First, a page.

To minimize autofluorescence of the skin, configuration settings of fluorescence detection must be made so that it can separate the fluorescence signal of the skin from that of the used fluorophore, avoiding any interference of the specimen [43]. The imaging using dual-channel and subsequent overlapping of images obtained at each channel is a resource used for reducing potential problems with autofluorescence from the sample [5]. Another resource is the choice of fluorophores with distinct emission spectra from those presented by endogenous fluorophores of the skin [47].

Some fluorophores can be covalently bound to biomolecular targets as well as the components of formulations without changing their spectral properties. The wide variety of derivatives of rhodamine and fluorescein, both well-known dyes, has been used with this subject, which result in greater functionality of these dyes [20].

Rhodamine is a lipophilic dye and because of its physicochemical property it is widely used to evaluate the dynamic properties of living cells such as membrane potential and ion concentration. It is also used to study the behavior and mechanisms of permeation of lipid delivery systems like liposomes. It can be incorporated into the lipid bilayers promoting a marking and also mimicking lipophilic drugs such as betamethasone, since they both exhibit a similar partition coefficient (log P). In many cases, it is associated with a hydrophilic dye as, for example, calcein, which is expected to be encapsulated in the aqueous compartment of the liposome, promoting marking and functioning as a model for hydrophilic drugs that can be carried by this type of delivery system [26,37].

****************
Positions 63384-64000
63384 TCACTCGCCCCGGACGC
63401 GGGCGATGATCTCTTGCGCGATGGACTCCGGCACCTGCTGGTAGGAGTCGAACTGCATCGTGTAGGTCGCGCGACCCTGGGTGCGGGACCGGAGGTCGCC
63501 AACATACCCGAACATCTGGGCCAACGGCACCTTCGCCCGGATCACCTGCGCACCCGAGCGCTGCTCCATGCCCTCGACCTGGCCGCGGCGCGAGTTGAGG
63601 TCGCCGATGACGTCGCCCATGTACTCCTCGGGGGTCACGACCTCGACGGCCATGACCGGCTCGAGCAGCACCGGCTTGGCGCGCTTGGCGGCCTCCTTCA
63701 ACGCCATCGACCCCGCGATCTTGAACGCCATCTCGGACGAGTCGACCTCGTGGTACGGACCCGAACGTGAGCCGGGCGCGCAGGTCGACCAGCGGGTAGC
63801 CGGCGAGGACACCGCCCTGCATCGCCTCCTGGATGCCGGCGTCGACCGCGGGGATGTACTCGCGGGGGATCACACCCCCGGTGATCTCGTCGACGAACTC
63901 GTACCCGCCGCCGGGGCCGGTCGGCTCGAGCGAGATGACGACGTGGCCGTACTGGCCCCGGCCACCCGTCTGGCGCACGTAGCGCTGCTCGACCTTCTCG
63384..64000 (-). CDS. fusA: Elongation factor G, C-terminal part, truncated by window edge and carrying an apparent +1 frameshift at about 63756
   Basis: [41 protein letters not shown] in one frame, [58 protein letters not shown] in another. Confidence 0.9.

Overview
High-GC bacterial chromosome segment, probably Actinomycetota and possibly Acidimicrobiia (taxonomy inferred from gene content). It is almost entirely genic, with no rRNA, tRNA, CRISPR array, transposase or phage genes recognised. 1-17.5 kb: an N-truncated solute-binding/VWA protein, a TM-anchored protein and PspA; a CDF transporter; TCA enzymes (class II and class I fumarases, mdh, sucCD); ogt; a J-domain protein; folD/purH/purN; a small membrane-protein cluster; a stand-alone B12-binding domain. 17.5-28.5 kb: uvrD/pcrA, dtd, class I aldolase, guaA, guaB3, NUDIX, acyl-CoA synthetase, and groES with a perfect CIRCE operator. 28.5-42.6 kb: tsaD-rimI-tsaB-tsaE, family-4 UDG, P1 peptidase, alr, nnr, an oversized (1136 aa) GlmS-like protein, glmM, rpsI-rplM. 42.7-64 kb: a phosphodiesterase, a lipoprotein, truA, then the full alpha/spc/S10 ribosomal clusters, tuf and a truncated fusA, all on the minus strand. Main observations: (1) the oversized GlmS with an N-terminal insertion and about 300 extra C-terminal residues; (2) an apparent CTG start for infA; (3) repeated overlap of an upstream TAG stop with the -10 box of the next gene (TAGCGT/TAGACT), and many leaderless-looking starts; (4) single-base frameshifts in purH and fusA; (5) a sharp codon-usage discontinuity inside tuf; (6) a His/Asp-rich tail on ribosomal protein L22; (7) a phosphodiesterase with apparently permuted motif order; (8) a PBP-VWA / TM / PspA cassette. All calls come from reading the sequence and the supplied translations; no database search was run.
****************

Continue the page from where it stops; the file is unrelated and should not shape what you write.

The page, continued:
On the other hand, fluorescein has a wide use due to its ability to react with many substrates. One example of this, it is its conjugation with dendrimers, which enables the study of the behavior and properties of dendrimer on skin permeation [35].